If you're like Carol Duvall, host of HGTV's The Carol Duvall Show, and have been crafting for years, you've learned how important it is to organize all your craft supplies. Here are some of the ideas that Carol incorporated in her own organizing scheme:
- A hollow, honeycombed door purchased at a homebuilding supply center for less than $20 is now Carol's work desk. It is painted black and is half covered with part of a dressmaker's/quilter's cutting board. It is supported by three stacked plastic cartons that were found at a discount store. Two of Carol's other work surfaces are also doors.
- Shoeboxes are great for storage and can be obtained free from most shoe stores. (There's no need to buy shoes — just ask for the empty boxes.) It's even better if you can get a bunch of matching boxes to give some uniformity to your area. Cover them with Con-Tact paper and label them, and they'll look as grand as any commercial products. If you'd rather not use all that Con-Tact paper, just cover the visible front panel.
- Since the ceiling in Carol's office is made up of individual acoustical tiles, it's easy to push the tiles up far enough to hang an S-shaped wire over the metal crossbars. The baskets hang on the other end of the wire. Carol made the hanging hooks by cutting lengths of coat hangers and shaping them.
- All the rolls of ribbon Carol has collected now hang on an expandable rod in the window.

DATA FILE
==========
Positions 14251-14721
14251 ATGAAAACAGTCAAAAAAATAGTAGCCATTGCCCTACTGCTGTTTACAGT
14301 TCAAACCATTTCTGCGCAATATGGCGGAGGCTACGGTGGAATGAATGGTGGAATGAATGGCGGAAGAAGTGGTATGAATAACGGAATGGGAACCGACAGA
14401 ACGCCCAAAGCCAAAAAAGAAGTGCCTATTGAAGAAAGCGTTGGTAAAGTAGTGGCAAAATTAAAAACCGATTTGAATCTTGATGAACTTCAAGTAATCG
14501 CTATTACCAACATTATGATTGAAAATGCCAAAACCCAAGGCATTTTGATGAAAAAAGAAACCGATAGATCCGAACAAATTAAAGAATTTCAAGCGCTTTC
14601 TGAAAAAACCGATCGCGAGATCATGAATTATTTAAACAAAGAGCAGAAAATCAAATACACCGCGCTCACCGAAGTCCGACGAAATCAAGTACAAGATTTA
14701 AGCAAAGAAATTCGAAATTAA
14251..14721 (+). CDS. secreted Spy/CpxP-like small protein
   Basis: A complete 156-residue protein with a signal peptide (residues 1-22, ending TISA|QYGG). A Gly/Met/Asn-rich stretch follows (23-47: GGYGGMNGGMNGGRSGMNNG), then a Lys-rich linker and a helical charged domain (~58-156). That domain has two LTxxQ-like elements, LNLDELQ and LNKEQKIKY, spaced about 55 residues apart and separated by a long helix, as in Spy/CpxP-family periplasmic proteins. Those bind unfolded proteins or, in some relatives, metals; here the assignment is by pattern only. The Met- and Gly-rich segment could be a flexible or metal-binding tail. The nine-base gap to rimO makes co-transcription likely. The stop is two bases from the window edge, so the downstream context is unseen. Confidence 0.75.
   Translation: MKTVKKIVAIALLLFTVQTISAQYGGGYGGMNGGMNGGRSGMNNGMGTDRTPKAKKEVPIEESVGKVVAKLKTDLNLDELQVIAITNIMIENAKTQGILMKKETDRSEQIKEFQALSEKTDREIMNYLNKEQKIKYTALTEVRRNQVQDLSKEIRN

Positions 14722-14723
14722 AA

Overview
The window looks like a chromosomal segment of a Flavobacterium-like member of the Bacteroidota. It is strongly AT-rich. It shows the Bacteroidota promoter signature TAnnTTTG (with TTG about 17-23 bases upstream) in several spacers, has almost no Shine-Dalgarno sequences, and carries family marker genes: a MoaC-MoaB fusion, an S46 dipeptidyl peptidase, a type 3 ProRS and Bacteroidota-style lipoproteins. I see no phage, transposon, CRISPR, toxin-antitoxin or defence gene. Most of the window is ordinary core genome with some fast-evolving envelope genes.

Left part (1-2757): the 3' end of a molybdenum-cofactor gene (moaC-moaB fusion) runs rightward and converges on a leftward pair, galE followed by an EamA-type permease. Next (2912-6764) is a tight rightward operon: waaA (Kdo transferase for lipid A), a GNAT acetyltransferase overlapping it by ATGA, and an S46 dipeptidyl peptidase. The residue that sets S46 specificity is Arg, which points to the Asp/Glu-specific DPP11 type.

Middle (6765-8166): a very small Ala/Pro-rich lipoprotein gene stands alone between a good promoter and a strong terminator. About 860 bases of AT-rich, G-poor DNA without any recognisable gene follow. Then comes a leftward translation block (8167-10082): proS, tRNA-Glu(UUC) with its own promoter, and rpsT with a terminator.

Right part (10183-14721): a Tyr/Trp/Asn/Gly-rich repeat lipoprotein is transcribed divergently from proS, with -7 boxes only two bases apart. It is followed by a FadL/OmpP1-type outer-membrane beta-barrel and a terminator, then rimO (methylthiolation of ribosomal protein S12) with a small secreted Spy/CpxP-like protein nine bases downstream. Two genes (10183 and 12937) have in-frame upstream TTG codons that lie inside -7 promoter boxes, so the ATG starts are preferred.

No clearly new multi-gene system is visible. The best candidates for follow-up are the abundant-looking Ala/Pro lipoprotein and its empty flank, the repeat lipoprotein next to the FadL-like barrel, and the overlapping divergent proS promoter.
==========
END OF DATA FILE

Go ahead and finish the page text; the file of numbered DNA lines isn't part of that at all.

- Transparent plastic boxes were purchased for 99 cents each at a local discount store and then labeled and stacked next to her main desk. They hold everything from stickers and punches to glitter and small tools.
- Below the rows of shoeboxes are two lengths of 2" by 2" wood, which were covered with checkerboard Con-Tact paper and then screwed to the wall. They make excellent small shelves to hold bottles of paint and glue.
- Shoeboxes also work well for all those small supplies that can get to be such a jumble. If these boxes will be placed on shelves and not stacked on top of one another, you can make them look like the commercial kind that are cut down in front so you can see into them more easily, as indicated.
- Carol no longer has to dig for a particular type of marker. Foam dividers in the shoe boxes separate the felt tips from the metallic and the washable from the permanent.